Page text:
Litigation and Settlement in a Game with Incomplete Information

An Experimental Study

Lecture Notes in Economics and Mathematical Systems Band 440

Wolfgang Ryll

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We investigate a two-person game of litigation and settlement with incomplete information on one side. So far, various theoretical attempts have been made to answer the question of why some people choose not to resolve their disputes and instead go to court and incur litigation costs, even if bargaining leaves room for both parties to fare better when avoiding the conflict. We can distinguish between games which focus on strategic elements like games with incomplete information (see, for example, P'ng (1983), Samuelson (1982) and Schweizer (1989» and decision-theoretic models neglecting strategic elements (see, for example, Landes (1971) and Gould (1973». The single-person decision theory approach to litigation assumes litigants to have a subjective estimate of the likelihood that the plaintiff will win the action. Differing views on the probability of winning the court case help to explain the fraction of cases that actually go to trial. Among others, P'ng (1983) points out the shortcomings of the single-person decision theory approach which does not take into account, for example, the different fee systems in England and the U.S. and the differences in information conflicting parties may have. P'ng constructs a model of one-sided incomplete information where the settlement terms are given exogenously. Schweizer (1989), on the other hand, extends P'ng's model and allows for two-sided asymmetric information where the settlement terms are determined endogenously.


Einband Taschenbuch
Seitenzahl 176
Erscheinungsdatum 12.07.1996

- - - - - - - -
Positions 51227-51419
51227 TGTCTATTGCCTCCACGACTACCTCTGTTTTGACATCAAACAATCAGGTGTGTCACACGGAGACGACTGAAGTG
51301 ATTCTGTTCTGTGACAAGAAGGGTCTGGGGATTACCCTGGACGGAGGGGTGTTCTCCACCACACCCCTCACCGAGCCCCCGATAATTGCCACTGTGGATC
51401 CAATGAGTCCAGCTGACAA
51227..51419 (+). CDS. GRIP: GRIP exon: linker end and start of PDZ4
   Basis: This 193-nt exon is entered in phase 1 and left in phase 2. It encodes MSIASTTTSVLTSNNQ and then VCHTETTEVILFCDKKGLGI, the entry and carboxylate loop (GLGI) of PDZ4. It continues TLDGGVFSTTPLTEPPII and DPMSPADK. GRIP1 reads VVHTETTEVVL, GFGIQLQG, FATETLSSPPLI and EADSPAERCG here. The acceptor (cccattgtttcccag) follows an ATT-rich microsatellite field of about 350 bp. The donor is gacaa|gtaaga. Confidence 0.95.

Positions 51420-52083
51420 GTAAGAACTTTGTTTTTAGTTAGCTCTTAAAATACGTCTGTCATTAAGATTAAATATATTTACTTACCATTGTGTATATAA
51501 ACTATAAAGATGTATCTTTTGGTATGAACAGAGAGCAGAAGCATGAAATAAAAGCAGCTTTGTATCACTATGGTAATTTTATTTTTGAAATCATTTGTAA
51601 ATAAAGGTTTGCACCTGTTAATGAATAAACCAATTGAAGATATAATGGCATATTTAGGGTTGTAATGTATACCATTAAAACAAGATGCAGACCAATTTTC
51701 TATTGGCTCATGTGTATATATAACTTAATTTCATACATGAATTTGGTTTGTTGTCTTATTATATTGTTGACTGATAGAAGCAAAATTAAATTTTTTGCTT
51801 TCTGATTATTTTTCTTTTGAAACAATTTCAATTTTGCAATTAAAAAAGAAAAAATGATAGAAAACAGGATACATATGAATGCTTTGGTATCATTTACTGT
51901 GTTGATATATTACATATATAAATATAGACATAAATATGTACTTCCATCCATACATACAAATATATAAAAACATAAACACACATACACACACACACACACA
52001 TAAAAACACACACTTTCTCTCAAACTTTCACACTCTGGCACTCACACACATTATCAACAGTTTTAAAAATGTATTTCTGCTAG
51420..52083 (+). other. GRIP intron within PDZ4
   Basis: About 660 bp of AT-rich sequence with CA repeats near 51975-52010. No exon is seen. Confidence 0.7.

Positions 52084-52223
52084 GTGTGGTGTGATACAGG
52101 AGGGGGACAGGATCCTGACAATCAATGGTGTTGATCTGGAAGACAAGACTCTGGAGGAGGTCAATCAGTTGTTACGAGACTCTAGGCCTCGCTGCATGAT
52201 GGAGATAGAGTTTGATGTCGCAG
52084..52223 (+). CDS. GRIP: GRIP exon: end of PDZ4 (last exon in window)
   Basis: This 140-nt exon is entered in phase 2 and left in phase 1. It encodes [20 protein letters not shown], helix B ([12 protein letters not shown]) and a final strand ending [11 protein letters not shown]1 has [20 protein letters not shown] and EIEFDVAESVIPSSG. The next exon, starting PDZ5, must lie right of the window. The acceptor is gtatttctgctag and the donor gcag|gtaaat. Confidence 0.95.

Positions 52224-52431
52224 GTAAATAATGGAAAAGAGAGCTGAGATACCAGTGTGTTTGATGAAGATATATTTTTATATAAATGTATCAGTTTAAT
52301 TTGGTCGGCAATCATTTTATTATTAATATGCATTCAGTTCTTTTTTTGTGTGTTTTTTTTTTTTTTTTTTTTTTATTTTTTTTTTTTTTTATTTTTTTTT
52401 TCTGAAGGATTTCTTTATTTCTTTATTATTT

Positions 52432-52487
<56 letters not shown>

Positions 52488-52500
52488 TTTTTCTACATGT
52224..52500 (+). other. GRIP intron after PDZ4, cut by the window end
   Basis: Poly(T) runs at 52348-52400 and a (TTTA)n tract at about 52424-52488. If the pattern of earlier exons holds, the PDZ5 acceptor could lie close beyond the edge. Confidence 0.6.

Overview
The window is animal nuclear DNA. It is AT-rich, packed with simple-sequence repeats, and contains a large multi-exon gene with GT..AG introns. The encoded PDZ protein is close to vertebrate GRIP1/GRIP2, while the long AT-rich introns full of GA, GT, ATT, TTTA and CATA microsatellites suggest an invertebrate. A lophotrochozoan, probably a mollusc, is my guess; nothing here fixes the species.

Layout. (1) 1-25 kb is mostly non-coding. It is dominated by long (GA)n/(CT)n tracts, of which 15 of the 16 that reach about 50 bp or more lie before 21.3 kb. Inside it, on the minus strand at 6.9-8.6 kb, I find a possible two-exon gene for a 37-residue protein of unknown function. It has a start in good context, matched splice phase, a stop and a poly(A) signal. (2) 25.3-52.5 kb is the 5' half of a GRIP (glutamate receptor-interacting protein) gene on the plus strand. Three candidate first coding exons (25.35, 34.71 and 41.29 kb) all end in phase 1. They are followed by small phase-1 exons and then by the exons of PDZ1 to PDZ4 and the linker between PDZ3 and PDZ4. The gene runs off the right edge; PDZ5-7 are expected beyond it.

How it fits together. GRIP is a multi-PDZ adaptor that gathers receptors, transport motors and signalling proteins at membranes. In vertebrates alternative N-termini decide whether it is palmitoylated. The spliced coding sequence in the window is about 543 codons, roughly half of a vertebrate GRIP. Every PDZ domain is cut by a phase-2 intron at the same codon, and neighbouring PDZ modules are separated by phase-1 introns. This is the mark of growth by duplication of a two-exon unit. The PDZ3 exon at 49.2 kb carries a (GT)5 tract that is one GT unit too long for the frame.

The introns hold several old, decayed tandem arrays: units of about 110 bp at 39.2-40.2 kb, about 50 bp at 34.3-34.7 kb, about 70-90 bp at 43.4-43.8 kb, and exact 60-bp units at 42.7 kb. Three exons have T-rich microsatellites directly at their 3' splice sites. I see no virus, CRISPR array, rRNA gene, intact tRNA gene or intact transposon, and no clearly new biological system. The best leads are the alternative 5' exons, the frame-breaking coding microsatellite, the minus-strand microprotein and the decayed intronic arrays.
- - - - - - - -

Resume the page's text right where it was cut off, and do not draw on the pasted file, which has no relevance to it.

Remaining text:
Sprache Englisch
ISBN 978-3-540-61304-6
Verlag Springer Berlin
Maße (L/B/H) 23.5/15.5/1 cm
Gewicht 295 g
Abbildungen 7 schwarzweisse Abbildungen
Auflage Softcover reprint of the original 1st ed. 1996

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  • 1. Introduction.- 2. The Game-Theoretic Model and Equilibrium Sets.- 2.1 The Game Model.- 2.2 Pure Strategy Equilibria.- 2.3 One-Step and Iterative Elimination of Weakly Dominated Strategies.- 3. Experimental Design and Organisation of the Experiment.- 4. Experimental Results.- 4.1 General Results.- 4.1.1 Offer and Acceptance Behaviour of Inexperienced Subjects — Observed Behaviour Versus Equilibrium Behaviour.- 4.1.2 Analysis of First-Level Experienced And Second-Level Experienced Subjects.- 4.2 Behavioural Characteristics and Learning Behaviour.- 4.2.1 Frequency of Adjustment and Variation of Settlement Offers and Acceptance Limits.- 4.2.2 Prominence Level.- 4.2.3 First-Round Values and Decision Heuristics.- 4.2.4 Litigation Behaviour.- 4.2.5 Simultaneous Adjustment of Settlement Offers.- 4.2.6 Machiavellianism and Tendency Of Adjustment.- 4.2.7 Polarization of Plaintiffs’ Acceptance Limits in the Second Play.- 5. Learning Theories.- 5.1 Alternative Approaches to Learning.- 5.2 A Descriptive Theory for the Adjustment Behaviour.- 5.3 Deviations from Direction Learning.- 5.4 Learning Theory of the Polarization Effect.- 5.5 Discriminant Analysis of the Polarization Effect.- 5.6 Summary Of Experimental Findings.- 6. Monte-Carlo Simulations and Testing of Learning Direction Theory Against a Simple Alternative Theory.- 6.1 Monte-Carlo Approach to our Models of Learning Direction Theory and the Simple Alternative Theory.- 6.2 Modeling of Direction Learning and the Experimental Design.- 6.3 Estimation of the Adjustment Curves of Inexperienced and Experienced Subjects.- 6.4 Relative Frequencies of Deviations from Direction Learning.- 6.5 Increments of Settlement Offers and Acceptance Limits.- 6.6 Tests for the Comparison of the Two Alternative Theories.- 7. Comparison of the Results of Direction Learning and the Simple Alternative Theory.- 7.1 Results of the First Play.- 7.1.1 Distributions of Means.- 7.1.2 Results of the Scoring Rule.- 7.2 Results of the Second Play.- 7.2.1 Distributions of Means.- 7.2.2 Results of the Scoring Rule.- 7.3 Results of the Third Play.- 7.3.1 Distributions of Means.- 7.3.2 Results of the Scoring Rule.- 7.4 Summary of the Simulations and the Comparison of the Two Theories.- 8. Summary.- Appendix A.- Appendix B.- Appendix C.- Appendix D.- References.